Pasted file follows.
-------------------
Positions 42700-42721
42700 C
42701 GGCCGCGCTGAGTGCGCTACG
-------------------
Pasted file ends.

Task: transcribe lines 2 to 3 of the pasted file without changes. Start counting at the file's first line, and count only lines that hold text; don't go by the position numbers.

42700 C
42701 GGCCGCGCTGAGTGCGCTACG